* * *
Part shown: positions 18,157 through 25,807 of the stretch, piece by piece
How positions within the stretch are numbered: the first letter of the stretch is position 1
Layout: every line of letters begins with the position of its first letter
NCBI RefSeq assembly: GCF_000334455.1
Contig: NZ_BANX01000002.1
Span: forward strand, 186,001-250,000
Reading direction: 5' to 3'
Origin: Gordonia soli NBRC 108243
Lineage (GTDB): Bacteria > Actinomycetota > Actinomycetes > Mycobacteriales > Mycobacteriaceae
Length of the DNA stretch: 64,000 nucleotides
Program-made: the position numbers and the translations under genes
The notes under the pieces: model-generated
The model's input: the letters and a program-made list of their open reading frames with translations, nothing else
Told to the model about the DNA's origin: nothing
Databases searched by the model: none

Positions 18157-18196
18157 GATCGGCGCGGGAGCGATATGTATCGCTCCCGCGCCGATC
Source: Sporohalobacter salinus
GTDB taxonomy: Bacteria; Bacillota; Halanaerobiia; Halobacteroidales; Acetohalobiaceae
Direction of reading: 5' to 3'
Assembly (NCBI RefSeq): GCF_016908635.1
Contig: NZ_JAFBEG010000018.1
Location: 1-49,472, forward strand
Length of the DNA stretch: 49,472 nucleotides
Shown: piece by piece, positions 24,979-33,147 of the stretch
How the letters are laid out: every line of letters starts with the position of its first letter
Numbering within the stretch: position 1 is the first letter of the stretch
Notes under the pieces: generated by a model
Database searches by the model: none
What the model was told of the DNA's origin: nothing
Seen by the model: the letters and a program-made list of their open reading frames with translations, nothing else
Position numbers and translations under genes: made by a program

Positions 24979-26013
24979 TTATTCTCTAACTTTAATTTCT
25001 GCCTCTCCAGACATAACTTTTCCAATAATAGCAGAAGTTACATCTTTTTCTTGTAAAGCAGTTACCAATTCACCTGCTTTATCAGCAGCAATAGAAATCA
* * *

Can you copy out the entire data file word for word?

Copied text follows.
Part shown: positions 18,157 through 25,807 of the stretch, piece by piece
How positions within the stretch are numbered: the first letter of the stretch is position 1
Layout: every line of letters begins with the position of its first letter
NCBI RefSeq assembly: GCF_000334455.1
Contig: NZ_BANX01000002.1
Span: forward strand, 186,001-250,000
Reading direction: 5' to 3'
Origin: Gordonia soli NBRC 108243
Lineage (GTDB): Bacteria > Actinomycetota > Actinomycetes > Mycobacteriales > Mycobacteriaceae
Length of the DNA stretch: 64,000 nucleotides
Program-made: the position numbers and the translations under genes
The notes under the pieces: model-generated
The model's input: the letters and a program-made list of their open reading frames with translations, nothing else
Told to the model about the DNA's origin: nothing
Databases searched by the model: none

Positions 18157-18196
18157 GATCGGCGCGGGAGCGATATGTATCGCTCCCGCGCCGATC
Source: Sporohalobacter salinus
GTDB taxonomy: Bacteria; Bacillota; Halanaerobiia; Halobacteroidales; Acetohalobiaceae
Direction of reading: 5' to 3'
Assembly (NCBI RefSeq): GCF_016908635.1
Contig: NZ_JAFBEG010000018.1
Location: 1-49,472, forward strand
Length of the DNA stretch: 49,472 nucleotides
Shown: piece by piece, positions 24,979-33,147 of the stretch
How the letters are laid out: every line of letters starts with the position of its first letter
Numbering within the stretch: position 1 is the first letter of the stretch
Notes under the pieces: generated by a model
Database searches by the model: none
What the model was told of the DNA's origin: nothing
Seen by the model: the letters and a program-made list of their open reading frames with translations, nothing else
Position numbers and translations under genes: made by a program

Positions 24979-26013
24979 TTATTCTCTAACTTTAATTTCT
25001 GCCTCTCCAGACATAACTTTTCCAATAATAGCAGAAGTTACATCTTTTTCTTGTAAAGCAGTTACCAATTCACCTGCTTTATCAGCAGCAATAGAAATCA